Portsmouth spending: Blaming the state for increaseEDITORIAL
January 23. 2018 9:04PM
Why are Portsmouth officials planning to increase the city’s budget at nearly three times the rate of inflation?
It’s not their fault, if you ask them.
City Manager John Bohenko argues that the 5.8 percent increase in the preliminary 2019 budget stems in part from the state’s decision to stop contributing toward the local share of the New Hampshire Retirement System (NHRS).
Inflation is currently running at 2 percent.
In 2009, Gov. John Lynch urged the Legislature to lower the state subsidy for local employee retirement from 35 percent to 25 percent by 2011. The Legislature eliminated the subsidy entirely in 2012.
Portsmouth, like every other municipality in the NHRS, has been paying for its own employee pensions for six years. That can’t possibly account for a 5.8 percent increase in 2019.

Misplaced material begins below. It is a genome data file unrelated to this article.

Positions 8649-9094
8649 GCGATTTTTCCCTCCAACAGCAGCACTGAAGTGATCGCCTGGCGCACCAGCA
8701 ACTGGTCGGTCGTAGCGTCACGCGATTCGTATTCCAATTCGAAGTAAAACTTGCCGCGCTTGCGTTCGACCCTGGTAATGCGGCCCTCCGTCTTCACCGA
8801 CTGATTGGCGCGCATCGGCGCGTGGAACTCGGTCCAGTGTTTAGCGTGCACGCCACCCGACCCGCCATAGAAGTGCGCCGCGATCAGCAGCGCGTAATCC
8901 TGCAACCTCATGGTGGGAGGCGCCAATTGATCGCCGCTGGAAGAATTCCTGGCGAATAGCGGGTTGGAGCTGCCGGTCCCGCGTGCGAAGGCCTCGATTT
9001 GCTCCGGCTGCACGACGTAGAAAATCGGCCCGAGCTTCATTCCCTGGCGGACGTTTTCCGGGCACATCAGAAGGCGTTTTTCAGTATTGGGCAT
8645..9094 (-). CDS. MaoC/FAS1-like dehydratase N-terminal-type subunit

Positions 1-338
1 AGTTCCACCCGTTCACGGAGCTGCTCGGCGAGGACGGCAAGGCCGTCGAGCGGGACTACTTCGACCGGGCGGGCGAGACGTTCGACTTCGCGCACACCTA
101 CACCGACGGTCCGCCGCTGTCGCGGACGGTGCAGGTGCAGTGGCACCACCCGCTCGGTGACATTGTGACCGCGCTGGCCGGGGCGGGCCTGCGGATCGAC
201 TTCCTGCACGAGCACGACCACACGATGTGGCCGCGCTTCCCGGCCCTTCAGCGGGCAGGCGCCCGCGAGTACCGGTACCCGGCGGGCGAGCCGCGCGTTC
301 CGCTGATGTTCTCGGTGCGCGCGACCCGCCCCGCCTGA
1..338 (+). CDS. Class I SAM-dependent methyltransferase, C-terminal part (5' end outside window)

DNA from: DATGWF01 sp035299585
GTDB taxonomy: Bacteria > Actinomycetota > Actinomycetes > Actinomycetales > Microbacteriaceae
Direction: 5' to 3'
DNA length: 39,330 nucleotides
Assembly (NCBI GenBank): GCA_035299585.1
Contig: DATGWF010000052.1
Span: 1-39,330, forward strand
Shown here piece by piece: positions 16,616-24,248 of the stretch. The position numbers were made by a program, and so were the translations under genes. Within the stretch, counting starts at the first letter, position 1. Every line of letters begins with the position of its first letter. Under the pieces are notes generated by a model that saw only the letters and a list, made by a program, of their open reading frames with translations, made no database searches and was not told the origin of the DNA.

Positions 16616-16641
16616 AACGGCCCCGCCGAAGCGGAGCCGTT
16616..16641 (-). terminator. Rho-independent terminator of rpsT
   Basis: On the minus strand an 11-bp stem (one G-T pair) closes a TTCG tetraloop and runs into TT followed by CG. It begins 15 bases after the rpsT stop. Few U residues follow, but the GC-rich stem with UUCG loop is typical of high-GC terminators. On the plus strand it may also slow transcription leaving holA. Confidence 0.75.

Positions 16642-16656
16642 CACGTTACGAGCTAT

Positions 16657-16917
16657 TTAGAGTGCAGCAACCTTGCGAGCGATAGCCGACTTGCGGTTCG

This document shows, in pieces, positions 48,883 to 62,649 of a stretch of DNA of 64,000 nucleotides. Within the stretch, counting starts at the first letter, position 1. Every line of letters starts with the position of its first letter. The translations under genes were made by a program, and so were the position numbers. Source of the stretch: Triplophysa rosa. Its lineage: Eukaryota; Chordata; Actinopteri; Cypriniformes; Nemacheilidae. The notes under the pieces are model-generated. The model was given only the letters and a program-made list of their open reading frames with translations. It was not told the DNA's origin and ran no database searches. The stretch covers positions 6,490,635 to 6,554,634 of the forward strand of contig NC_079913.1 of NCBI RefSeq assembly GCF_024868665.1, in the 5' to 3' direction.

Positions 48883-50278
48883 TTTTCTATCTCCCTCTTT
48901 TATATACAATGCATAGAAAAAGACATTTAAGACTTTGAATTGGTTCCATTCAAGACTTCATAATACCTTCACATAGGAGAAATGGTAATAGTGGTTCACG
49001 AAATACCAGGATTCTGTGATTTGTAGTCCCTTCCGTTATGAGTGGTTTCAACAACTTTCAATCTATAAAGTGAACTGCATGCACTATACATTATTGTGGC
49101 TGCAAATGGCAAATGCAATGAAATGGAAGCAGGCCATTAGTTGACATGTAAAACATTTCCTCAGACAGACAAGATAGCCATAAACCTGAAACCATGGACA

How much Portsmouth pays into the NHRS is entirely within its control. The state is no longer providing a subsidy for municipal employees, and Portsmouth decides the size of its own city workforce. Local budget writers have had plenty of time to adjust to the new formula.
If the city council wants to go along with the $6.3 million increase proposed by city staff, it should take responsibility for it.
Portsmouth officials should stop passing the buck. If they want to increase city spending, and local property taxes, they should not try to blame past legislatures.